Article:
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Michelin Teams Up With Drive iQ To Protect Young Road Users

Michelin Teams Up With Drive iQ To Protect Young Road Users

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Michelin Teams Up With Drive iQ To Protect Young Road Users 

Michelin Tyre PLC is backing the award winning social enterprise Drive iQ to help educate young drivers about road safety.

Drive iQ is an online educational platform aimed at beginner and young drivers, which highlights hazardous road scenarios in a virtual environment. The tool accelerates frontal lobe maturation (not usually fully developed until early to mid-twenties) and improves the skills often lacking in young drivers, such as anticipating danger, risk management, considering emotional response and being a responsible passenger.

Drive iQ consists of six modules: Eye Scanning, Distraction, Anatomy of a Crash, Perception, Seatbelts and Cycling.  All the modules aim to help with: driving awareness, improving observations, coping with distractions and avoiding crashes. Nearly 500 schools have signed up to the scheme so far, with the platform quickly becoming the preferred choice for schools and colleges.

Eric Le Corre, Managing Director of Michelin Tyre PLC said, “At Michelin we not only supply tyres that ensure optimum safety for drivers and their passengers, but we also promote good practice among road users.  Drive iQ provides essential education to a particularly vulnerable group and my hope is that as many young people, their parents and teachers as possible use Drive iQ, as it is an issue that concerns us all.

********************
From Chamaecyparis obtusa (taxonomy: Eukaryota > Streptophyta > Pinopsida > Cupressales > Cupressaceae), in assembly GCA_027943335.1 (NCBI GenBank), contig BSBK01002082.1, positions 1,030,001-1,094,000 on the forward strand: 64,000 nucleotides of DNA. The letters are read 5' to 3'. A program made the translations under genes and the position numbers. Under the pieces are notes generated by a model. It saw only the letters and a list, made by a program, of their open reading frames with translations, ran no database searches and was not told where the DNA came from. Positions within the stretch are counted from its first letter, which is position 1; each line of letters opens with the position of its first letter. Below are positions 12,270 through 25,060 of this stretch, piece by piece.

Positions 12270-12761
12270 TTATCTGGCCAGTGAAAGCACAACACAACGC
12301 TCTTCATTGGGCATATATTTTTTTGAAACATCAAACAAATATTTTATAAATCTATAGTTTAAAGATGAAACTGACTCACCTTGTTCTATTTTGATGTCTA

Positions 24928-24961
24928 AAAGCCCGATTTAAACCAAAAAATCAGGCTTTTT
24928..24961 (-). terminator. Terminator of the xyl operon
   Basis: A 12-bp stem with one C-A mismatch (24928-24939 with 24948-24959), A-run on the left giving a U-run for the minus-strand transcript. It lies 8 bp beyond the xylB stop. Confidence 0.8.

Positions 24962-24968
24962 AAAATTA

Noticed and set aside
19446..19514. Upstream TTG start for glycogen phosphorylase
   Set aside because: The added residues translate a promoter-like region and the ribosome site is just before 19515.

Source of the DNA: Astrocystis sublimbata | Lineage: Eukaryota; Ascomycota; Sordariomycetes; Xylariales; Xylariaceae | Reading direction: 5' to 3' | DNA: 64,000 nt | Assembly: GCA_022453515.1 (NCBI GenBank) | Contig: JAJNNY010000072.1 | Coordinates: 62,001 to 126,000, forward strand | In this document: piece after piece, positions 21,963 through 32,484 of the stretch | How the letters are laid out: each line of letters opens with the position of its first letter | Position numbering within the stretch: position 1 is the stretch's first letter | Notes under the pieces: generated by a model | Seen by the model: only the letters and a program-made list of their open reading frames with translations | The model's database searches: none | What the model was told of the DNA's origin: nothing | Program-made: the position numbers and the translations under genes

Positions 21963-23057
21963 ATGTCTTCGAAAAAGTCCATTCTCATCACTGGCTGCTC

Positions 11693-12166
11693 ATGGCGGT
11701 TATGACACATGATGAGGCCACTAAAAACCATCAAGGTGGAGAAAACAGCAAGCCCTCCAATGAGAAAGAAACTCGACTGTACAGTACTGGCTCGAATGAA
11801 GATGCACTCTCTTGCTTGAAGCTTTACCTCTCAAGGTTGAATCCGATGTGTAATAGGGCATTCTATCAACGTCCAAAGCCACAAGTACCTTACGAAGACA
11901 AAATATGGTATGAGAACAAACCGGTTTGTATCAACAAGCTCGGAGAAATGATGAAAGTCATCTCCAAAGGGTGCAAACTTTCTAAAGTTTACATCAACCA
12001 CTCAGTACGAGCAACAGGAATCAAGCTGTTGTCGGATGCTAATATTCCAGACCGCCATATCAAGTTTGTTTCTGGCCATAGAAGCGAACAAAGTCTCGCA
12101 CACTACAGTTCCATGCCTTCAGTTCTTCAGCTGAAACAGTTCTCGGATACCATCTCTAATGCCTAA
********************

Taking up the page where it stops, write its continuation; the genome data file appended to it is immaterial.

“Our commitment at Michelin begins by advising all our employees to use and share Drive iQ with their family, friends and the communities where we operate. I urge as many other businesses as possible to do the same.”

Sarah Rowley, CEO of the Drive iQ programme said “Whether your child is 16 and thinking about learning to drive, currently having driving lessons, being driven by their peers, or has just passed their test, Drive iQ is relevant for them.  We are very lucky to have these world-class resources available to us and extremely grateful to Michelin for their sponsorship.  In this case better education has the power to save lives”.

Road crashes are the biggest accidental killer of 15-24 year olds in the UK. A study1 by the Department of Transport reveals that young drivers make up a quarter of all road fatalities despite only representing one in eight of all UK license holders. Inexperience is not the only factor working against young drivers; their brain development, attitude and behaviour contribute to 19 out of 20 crashes, not their vehicle handling skills.

1Statistics from the Department of Transport, RAS30024, 29th September, 2011

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